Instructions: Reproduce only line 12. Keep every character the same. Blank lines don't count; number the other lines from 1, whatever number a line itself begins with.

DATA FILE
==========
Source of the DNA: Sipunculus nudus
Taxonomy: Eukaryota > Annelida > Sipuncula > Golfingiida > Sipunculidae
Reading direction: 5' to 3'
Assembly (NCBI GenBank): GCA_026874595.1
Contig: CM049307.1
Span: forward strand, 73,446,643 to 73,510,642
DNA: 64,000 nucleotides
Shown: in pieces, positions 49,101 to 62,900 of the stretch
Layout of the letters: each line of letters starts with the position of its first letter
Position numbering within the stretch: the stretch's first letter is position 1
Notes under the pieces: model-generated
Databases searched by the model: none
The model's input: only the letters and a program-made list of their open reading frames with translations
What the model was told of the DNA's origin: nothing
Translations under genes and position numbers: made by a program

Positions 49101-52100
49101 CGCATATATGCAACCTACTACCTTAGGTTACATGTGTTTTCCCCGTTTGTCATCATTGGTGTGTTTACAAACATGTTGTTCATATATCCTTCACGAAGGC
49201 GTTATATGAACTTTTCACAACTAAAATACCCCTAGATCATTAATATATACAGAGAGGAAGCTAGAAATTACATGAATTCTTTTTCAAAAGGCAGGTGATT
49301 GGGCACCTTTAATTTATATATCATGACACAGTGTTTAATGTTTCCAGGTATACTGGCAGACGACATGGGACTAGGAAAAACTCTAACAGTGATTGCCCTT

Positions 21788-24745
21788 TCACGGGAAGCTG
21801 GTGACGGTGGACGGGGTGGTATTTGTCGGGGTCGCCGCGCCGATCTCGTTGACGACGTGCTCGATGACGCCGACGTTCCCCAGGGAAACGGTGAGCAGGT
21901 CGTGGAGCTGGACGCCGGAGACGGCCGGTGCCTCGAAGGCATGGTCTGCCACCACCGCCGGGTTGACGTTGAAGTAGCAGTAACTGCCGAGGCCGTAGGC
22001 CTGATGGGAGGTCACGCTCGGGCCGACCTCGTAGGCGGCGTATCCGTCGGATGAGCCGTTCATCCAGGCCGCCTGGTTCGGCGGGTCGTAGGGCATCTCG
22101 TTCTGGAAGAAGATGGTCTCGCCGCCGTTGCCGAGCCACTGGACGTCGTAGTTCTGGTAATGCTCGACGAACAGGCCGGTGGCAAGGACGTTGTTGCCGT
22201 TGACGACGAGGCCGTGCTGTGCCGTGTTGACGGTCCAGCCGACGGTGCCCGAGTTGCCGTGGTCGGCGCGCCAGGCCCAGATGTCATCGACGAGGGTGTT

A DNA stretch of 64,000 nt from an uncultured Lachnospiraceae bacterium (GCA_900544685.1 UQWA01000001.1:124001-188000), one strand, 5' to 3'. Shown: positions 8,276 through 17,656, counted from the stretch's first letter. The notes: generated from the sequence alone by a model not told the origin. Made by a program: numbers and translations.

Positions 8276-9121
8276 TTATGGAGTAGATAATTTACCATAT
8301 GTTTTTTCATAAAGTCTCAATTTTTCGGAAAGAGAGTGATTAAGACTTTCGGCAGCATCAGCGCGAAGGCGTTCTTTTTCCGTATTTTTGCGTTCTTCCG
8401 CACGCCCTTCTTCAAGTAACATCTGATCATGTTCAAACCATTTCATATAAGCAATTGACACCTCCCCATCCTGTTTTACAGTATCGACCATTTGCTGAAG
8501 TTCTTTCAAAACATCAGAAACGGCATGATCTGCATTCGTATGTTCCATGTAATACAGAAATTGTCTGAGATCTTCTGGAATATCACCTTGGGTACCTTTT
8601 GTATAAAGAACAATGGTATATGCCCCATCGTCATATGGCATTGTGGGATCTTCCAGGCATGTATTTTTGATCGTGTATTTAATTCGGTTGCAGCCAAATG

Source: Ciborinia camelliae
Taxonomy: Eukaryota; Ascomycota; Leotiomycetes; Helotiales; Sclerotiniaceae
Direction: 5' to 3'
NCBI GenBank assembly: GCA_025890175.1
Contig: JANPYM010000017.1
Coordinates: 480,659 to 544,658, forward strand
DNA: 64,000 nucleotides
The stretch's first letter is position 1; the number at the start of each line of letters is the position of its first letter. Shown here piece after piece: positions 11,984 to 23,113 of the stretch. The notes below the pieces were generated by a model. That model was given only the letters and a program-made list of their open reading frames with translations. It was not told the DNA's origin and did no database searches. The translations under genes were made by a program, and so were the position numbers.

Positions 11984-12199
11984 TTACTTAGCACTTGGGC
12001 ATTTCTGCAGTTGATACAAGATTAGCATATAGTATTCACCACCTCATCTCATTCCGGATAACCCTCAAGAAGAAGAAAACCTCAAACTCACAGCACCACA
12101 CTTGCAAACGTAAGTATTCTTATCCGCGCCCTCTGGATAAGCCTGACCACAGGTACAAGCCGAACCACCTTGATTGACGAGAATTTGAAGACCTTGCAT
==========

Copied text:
Databases searched by the model: none